Meskel – Finding of the True Cross

September 26, 2015
By Tsegeye Girma & Synodos Tesfay
Humanity had suffered a lot due to the grave sin Adam and Eve committed through the temptation of the Devil. The entire human race was rendered slave to Satan until our Lord Jesus Christ, one of the three Persons in the Holy Trinity, came to redeem us.

Christ came to the world in human form to atone for the wrongdoings of humans on our behalf and fulfill the divine justice. He reopened the gate of heaven through His death as all humans, be they sinners or righteous, were not allowed to enter paradise. Between our Creator and us was a big wall that no one could take down but only our Lord Jesus Christ.

As the Lord promised to Adam, He came to the world and endured severe pain and contempt for our sake. He was then crucified on the Cross (Meskel) between two criminals who spent their entire lives robbing and terrorizing people. The Lord took our sin and our death and gave us His life; He called us His sons while everything we have ever done was crucified him and sin. 

 Christ redeemed us through His death on the Cross. The Cross has thus become the sign of victory for Christians. It is the symbol of our freedom from evil and our rebirth for a new life in Jesus Christ. That is why Saint Paul the Apostle said “But God forbids that I should glory, save in the cross of our Lord Jesus Christ, by whom the world is crucified unto me, and I unto the world. (Gal 6:14)

Even after the resurrection of Jesus Christ, the Cross kept on making numerous miracles among believers. But the Jews who lived in those days were envious, and hence buried the Cross and turned the place into a dumping ground for garbage. Through time, the garbage piled up and took the form of a hill. The Jews had made every effort to obscure the place where the Cross was buried.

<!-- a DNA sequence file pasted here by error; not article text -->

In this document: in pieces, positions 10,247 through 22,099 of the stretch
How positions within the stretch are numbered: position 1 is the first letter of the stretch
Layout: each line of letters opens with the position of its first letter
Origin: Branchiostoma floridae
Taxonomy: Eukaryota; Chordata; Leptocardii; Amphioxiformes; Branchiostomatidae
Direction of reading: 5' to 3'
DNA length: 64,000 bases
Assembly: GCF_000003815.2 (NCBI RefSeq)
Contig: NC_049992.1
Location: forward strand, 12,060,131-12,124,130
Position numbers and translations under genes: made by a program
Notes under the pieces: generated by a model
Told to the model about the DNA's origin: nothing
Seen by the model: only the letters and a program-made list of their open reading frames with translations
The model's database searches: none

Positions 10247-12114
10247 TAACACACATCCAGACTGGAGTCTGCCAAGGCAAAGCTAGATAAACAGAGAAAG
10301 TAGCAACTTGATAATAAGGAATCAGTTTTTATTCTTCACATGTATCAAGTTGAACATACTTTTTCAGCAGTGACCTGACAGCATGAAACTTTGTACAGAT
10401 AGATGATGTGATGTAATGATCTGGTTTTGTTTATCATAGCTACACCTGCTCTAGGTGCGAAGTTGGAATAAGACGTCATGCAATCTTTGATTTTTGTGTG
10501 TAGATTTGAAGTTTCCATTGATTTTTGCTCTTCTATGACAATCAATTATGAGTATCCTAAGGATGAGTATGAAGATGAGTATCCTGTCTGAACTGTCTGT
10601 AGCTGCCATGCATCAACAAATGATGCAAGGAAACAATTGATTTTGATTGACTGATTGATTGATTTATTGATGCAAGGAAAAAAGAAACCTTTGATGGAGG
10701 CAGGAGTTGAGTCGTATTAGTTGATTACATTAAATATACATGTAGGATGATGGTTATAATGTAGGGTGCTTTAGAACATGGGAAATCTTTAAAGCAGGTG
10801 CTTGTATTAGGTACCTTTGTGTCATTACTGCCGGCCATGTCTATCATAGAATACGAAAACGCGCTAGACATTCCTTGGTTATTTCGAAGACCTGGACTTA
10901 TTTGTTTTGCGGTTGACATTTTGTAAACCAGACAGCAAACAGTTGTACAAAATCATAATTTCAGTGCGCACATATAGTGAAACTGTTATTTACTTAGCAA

After 200 years, Queen Elena, mother of Constantine the Great, set out to locate the place where the cross was buried and excavate it. She prayed hard to request for the will and help of God and then headed for Jerusalem in 319 E.C to accomplish her project.

 Given the lapse of two centuries, it was hard for Queen Elena to spot the exact place of burial of the Cross. She thus sough the counsel of an old man named Kirakos who told her that the Cross was buried in one of three hills located in city of Jerusalem. 

 Elena summoned all priests in the city for mass prayers. She then lit a bonfire and put incense into it. The smoke from the bonfire billowed into the sky and then bent down to the hill where the Cross was buried. She had the place dug, and three crosses were excavated. The True Cross on which our Lord was crucified was identified for the enormous miracles it did. After unearthing the Holy Cross, Queen Helena lit torches heralding her success.

In the Middle Ages, the Patriarch of Alexandria who got hold of part of the True Cross, gave the Ethiopian Emperor Dawit a piece of the Cross in return for protection afforded to the Coptic Christians. This piece is reputedly held at the Gishen Mariam church located about 70 kilometers northwest of Dessie in northern Ethiopia. 

Ethiopians have been celebrating this day for a millennium. There are two occasions on Meskel. The first is Demera (September 26), in which bonfires are built topped by a cross to which flowers are tied. The flowers are Meskel Daisies. The Patriarch of the Ethiopian Orthodox Church orchestrates the ceremony to light a huge bonfire in Meskel Square at the heart of Addis Ababa.  

The ceremony is accompanied by spiritual dancing and singing. Priests in full ceremonial dress sing around the bonfire. While the Demera is set on fire there is an inner feeling of brightness for all those who are around it. Little Demeras are also built at individual houses or villages. On the next day of Demera comes the Meskel festivity. In the morning of Meskel, believers go to the spot of the Demera, and using ashes from the fire, they mark their foreheads with the sign of the cross. The festival coincides with the mass blooming of the golden yellow Meskel daisies. The day is observed with holiday meals and drink. 

Our forefathers have managed to preserve this age-old tradition which has recently been inscribed in the records of UNESCO as one of the intangible heritages of the world. The responsibility to pass on this unique tradition to the coming generations now lies on the shoulders of every one of us.  

    Happy Meskel celebrations to you all!!


  The Book of Synaxarium: September 27. 

  • Hiruy Ermias 2002: Mzgebe Tarik part 1 (መዝገበ ታሪክ ክፍል አንድ).  Page: 32-33.